Frequently, it feels, we are all so often rushing, rushing, rushing. And with that rushing, putting pressure on those around us, including our dogs, to hurry up and be who we need them to be. We give small credit to one of the most effective magic wands I know: space and time.
Whether we want our dog to focus on us and not the smells or dogs around them at a dog show, or we want our little puppy to be able to sleep quietly alone in his crate, sometimes if we stop and slow things down, giving our pup the space, time and support to go at the speed they need, magic can happen.
A good friend of mine recently reminded me of this with her new pup. He’s a lovely little guy, wonderful in every way, except within moments the first night home it was apparent he was not ok with being alone in his crate. Now, my friend could have pushed the issue. Forced him to spend a, likely sleepless, night in his crate, alone and afraid. Or she could have panicked thinking “Oh my gosh does he have separation anxiety?! He hates the crate! What are we going to do!?” Or she could have decided, “He hates the crate, it’s useless to use it, I’ll just pack it up and put it in the cellar.” Or a myriad of other decisions that likely would have created more problems than they solved. Instead, she did something very sensible, and yet often forgotten, she created space, time and support.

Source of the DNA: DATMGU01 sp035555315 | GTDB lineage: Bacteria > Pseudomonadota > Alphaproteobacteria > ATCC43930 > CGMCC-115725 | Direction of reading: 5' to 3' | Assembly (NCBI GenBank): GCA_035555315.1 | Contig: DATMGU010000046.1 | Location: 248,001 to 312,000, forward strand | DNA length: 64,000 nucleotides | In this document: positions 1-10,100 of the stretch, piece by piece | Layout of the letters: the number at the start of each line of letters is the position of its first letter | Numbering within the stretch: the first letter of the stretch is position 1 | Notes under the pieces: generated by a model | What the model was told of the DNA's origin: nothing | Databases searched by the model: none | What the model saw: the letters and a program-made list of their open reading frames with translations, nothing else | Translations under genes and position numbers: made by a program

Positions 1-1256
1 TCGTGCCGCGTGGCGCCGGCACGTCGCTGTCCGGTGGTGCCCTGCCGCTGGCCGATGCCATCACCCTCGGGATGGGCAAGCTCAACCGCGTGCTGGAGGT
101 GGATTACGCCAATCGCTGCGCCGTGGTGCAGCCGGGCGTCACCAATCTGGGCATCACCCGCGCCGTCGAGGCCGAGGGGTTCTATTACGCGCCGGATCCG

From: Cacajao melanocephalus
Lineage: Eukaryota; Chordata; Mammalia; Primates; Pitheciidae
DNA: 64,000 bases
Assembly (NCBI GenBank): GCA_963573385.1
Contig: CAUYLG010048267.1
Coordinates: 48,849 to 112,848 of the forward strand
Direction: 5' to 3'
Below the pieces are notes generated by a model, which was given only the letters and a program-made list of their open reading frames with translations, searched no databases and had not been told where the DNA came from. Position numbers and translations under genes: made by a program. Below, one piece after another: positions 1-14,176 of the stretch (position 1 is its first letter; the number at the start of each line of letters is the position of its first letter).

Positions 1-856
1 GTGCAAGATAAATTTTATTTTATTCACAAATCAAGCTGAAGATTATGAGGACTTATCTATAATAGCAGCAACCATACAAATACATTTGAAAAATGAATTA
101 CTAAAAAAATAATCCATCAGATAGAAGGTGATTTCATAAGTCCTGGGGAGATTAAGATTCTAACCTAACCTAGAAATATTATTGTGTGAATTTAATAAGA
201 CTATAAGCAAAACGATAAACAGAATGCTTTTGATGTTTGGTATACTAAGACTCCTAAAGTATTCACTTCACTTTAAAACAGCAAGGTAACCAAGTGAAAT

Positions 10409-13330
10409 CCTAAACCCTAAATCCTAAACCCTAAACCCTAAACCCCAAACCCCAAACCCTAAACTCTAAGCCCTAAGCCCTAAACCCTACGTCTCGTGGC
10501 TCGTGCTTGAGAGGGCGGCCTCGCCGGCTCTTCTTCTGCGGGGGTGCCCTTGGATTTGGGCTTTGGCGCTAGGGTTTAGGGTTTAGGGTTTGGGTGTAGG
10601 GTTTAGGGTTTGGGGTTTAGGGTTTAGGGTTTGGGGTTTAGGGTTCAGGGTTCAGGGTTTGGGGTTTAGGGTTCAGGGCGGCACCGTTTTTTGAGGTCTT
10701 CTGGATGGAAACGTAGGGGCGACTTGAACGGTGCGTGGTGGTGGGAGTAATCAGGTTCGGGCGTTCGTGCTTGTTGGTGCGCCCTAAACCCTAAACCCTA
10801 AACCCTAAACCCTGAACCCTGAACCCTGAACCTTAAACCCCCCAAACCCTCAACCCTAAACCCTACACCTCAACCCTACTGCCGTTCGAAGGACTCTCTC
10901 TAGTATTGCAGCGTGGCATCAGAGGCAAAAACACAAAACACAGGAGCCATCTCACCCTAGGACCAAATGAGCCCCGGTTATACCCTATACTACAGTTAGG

She recognized that for this young pup, everything was now completely new. Away from the safety of his litter, the smells of his breeder’s home, with new strange people, no other dogs to take his cues from. All of those changes would likely unsettle even the best of us when we were small. So, she set up an area for her to sleep on the floor, created a safe area that included the pup’s crate in it with the door open, and she calmly soothed him until he fell asleep. Each night for the first week home, they did this, and during the day she fed him some meals in the crate (with the door open), played some crate games and left the crate open and available to him. After a few days, she noticed he was starting to go into the crate on his own to take naps during the day. After a few nights, she noticed how quickly he was now relaxing to go to sleep at night in the crate (with the door still open). After a week, as she was getting herself ready for bed, she found her pup already in his crate, having taken her cue that bedtime was near. He had gone into the crate on his own and was already sound asleep. She quietly closed the door, and they all had a peaceful night of sleep. Using space, time and support, in one short week the pup who couldn’t sleep soundly alone in his crate, was now there, and my friend back in her own bed.
When we are able to meet our dogs where they are, and create supportive plans for them to learn at their own speed, in their own time, taking our cues from them on when to progress closer to our own goals for them, we are using the magic of space, time and support. Which often is an effective recipe for change.